Carboxysome proteins CcmK2 and CcmK4 crystallized in tightly packed hexameric units that assembled, also tightly, into sheets. “The six subunits leave very little space down the middle,” says Yeates. “And the space left is highly [positively] charged.” The proximity of so many charges is more than coincidence. For instance, the pore might regulate ion passage, allowing through small negatively charged molecules such as bicarbonate (which is converted to CO2) but blocking oxygen (which inhibits RuBisCO). Mutagenesis of the pore-lining residues should allow the group to test this hypothesis.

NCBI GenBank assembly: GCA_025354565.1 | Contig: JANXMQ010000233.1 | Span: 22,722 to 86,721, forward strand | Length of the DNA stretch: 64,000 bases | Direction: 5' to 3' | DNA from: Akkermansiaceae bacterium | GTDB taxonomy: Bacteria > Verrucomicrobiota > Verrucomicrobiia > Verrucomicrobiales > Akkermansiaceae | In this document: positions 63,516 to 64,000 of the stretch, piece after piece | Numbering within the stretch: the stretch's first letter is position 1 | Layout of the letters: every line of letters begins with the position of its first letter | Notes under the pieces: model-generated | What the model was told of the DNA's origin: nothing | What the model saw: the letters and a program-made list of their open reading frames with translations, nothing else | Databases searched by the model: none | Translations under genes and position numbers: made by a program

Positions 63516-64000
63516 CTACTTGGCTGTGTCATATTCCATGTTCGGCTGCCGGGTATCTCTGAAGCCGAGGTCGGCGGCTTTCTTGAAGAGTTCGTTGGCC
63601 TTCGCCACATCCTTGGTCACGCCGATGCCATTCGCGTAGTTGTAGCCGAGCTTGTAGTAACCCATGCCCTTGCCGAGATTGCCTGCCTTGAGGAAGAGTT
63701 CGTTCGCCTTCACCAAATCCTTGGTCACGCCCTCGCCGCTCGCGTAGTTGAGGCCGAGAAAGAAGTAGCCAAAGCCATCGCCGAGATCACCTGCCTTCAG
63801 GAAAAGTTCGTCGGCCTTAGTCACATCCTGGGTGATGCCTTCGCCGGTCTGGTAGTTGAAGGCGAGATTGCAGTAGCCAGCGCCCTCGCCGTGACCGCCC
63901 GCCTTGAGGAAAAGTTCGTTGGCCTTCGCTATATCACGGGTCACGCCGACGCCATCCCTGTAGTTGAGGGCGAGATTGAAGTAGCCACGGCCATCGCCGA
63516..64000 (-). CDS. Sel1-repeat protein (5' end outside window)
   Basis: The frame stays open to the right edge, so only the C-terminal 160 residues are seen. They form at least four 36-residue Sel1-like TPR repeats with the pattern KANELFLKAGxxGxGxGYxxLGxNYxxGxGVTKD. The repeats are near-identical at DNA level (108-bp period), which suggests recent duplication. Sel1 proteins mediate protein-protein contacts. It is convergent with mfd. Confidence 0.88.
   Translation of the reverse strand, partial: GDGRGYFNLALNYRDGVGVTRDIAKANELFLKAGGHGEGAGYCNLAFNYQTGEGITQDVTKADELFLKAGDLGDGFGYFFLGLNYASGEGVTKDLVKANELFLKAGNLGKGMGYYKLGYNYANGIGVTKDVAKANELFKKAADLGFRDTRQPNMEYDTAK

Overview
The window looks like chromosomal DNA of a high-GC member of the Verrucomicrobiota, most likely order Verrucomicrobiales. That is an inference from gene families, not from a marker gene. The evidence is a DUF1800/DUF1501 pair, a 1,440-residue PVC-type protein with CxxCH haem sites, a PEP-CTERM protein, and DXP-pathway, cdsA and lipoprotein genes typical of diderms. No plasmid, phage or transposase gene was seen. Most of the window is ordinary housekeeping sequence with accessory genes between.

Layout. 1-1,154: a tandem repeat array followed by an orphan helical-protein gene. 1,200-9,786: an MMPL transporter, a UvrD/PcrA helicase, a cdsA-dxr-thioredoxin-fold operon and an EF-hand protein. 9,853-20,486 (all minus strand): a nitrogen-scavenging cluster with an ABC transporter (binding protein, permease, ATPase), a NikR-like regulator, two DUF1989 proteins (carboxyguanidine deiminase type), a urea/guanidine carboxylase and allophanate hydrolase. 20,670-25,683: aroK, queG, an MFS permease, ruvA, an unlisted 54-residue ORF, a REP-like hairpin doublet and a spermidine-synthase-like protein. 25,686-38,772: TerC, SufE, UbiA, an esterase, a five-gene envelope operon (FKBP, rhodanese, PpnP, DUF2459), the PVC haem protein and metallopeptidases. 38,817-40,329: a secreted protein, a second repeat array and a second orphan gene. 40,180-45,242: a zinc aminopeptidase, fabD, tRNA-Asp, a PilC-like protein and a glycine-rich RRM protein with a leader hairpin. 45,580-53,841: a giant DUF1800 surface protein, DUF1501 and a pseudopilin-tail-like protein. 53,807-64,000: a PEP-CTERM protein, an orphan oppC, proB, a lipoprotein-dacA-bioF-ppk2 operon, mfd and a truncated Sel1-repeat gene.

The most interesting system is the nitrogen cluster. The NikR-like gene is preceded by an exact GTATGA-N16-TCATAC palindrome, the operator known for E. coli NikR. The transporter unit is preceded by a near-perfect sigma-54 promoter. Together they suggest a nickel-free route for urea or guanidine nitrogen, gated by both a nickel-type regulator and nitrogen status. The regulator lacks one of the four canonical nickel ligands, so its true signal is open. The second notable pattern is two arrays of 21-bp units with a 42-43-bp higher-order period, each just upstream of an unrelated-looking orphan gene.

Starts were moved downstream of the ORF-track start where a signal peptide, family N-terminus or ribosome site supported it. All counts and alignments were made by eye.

Shells formed by CcmK homologues do more than fix carbon. The breakdown of propanediol in Salmonella, for instance, occurs inside polyhedral bodies, which might confine a toxic pathway intermediate. As they are not membrane bound, the compartments might not be considered true organelles. But they are, Yeates says, “if organelles are defined by purpose—spatial separation and control of what comes in and out. The bacteria are trying to achieve the same level of sophistication [found in eukaryotic organelles].”
Structurally, carboxysomes and other polyhedral bodies resemble viral particles, suggesting that perhaps bacteria co-opted viruses in the same way that led eukaryotic cells to contain bacteria-like organelles such as mitochondria. But small proteins with CcmK-like architectures seem to have evolved independently multiple times. There is, therefore, no sure way to know whether the primitive bacterial organelles were originally viruses or arose on their own.